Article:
DeKalb County closed Intrenchment Creek Park to the public in March. The park in the South River Forest is near where the city of Atlanta is building its controversial public safety training centerr. (Dyana Bagby(

A journalist says Atlanta police officers illegally detained him and threatened him with arrest for filming at the city’s public safety training center site, violating his civil rights.

Michael Watchulonis, an Atlanta-based independent journalist, filed a federal lawsuit against the city of Atlanta and four officers on May 16. He alleges the Atlanta Police Department officers illegally detained him on Jan. 15, 2022, for an hour and an a half at Intrenchment Creek Park while he was working on a story about the controversial training center.

Named in the lawsuit are APD Maj. Jeff Cantin, Officer Carlos Thomas, and Sgt. Jack Bentley. The final law enforcement defendant is identified as Officer “Mike Doe”, who may work for APD or the Georgia Bureau of Investigation, the lawsuit says.

A city spokesperson said it has not been served with the lawsuit and that it would be inappropriate to comment on potential pending litigation.

The lawsuit describes how Watchulonis was walking along trails in the park when he was approached by APD officers on ATVs. The officers told him he was trespassing and pressured him to delete video footage from his camera or face arrest, violating his right to free speech, according to the lawsuit.

Watchulonis is represented by civil rights attorneys Gerry Weber and Drago Cepar. The lawsuit was first reported by Saporta Report.

The lawsuit alleges that the APD officers’ harassment of Watchulonis is part of the city’s ongoing pattern of interfering and arresting citizens “solely for constitutionally protected filming or photographing of police activity.”

“During the initial encounters with Defendant Thomas, Defendant Bentley, and Defendant Cantin, Mr. Watchulonis repeatedly and consistently explained to all officers involved that (1) he was a journalist, (2) he parked his vehicle in a public parking lot of the Intrenchment Creek Park, (3) he followed the public trails while walking through the forest, (4) he never encountered any sign or barrier indicating that he was no longer on public property, and that – (5) if by some chance he was unknowingly trespassing – he was happy to leave whatever area the officers were claiming he was not supposed to travel through if they directed him to a path to do so and gave him an opportunity to do so,” the lawsuit says.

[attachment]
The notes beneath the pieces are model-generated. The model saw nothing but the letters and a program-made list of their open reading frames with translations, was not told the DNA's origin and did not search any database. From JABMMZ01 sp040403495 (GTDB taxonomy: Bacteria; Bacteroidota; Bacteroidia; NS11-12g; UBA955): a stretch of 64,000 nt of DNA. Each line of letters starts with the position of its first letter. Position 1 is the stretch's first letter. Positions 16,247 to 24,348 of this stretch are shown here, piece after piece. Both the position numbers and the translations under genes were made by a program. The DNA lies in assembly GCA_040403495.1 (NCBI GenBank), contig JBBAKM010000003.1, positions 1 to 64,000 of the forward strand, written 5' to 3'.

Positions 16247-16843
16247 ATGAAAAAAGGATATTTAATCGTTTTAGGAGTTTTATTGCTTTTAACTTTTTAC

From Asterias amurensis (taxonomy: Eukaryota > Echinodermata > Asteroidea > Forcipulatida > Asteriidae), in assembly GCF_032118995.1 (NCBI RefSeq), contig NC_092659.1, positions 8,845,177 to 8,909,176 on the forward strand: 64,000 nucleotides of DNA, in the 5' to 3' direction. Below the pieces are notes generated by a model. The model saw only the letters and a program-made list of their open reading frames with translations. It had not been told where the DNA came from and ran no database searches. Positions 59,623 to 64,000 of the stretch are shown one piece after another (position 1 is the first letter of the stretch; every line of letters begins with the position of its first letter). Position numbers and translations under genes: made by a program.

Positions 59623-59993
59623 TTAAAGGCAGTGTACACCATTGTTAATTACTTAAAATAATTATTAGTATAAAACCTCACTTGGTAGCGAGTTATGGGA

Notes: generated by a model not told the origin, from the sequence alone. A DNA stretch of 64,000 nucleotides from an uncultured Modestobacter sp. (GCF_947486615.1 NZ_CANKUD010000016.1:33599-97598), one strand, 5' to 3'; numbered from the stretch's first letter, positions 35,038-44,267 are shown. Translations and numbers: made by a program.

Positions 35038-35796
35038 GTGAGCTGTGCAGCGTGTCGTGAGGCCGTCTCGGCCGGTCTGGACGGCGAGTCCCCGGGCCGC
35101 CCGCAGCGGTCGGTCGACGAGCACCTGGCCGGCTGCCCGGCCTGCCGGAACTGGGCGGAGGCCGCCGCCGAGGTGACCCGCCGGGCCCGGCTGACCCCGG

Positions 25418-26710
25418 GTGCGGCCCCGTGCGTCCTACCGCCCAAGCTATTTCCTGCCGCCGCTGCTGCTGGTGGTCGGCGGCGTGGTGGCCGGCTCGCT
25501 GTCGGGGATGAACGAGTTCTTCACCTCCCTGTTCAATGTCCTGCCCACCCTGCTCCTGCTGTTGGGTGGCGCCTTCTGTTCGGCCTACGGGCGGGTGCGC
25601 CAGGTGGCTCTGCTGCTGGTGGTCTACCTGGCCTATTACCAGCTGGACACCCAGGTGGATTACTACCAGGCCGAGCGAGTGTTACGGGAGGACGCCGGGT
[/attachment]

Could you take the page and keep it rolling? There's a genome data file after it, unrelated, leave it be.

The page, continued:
Maj. Cantin told Watchulonis that anybody parking at Intrenchment Creek Park is “one of your little forest people,” referring to people who oppose construction of the Atlanta public safety training center and the land swap DeKalb County officials approved with Blackhall Studios, according to the lawsuit.

“Mr. Watchulonis was interfered with in his filming and later detained solely because he was seen filming and/or because (as the officers opined without basis) he supported the views of the ‘little forest people,'” says the lawsuit.

Numerous gatherings and protests have taken place at Intrenchment Creek Park and dozens of people arrested in police sweeps of the area, many facing serious domestic terrorism charges. Environmental activist Manuel Terán was killed in the park in January during a police raid to clear protesters from the site.

In March, DeKalb County CEO Michael Thurmond ordered the park closed to the public because the Georgia Bureau of Investigation said it found potential booby traps.

The story has been updated.

Dyana Bagby is a staff writer for Reporter Newspapers and Atlanta Intown.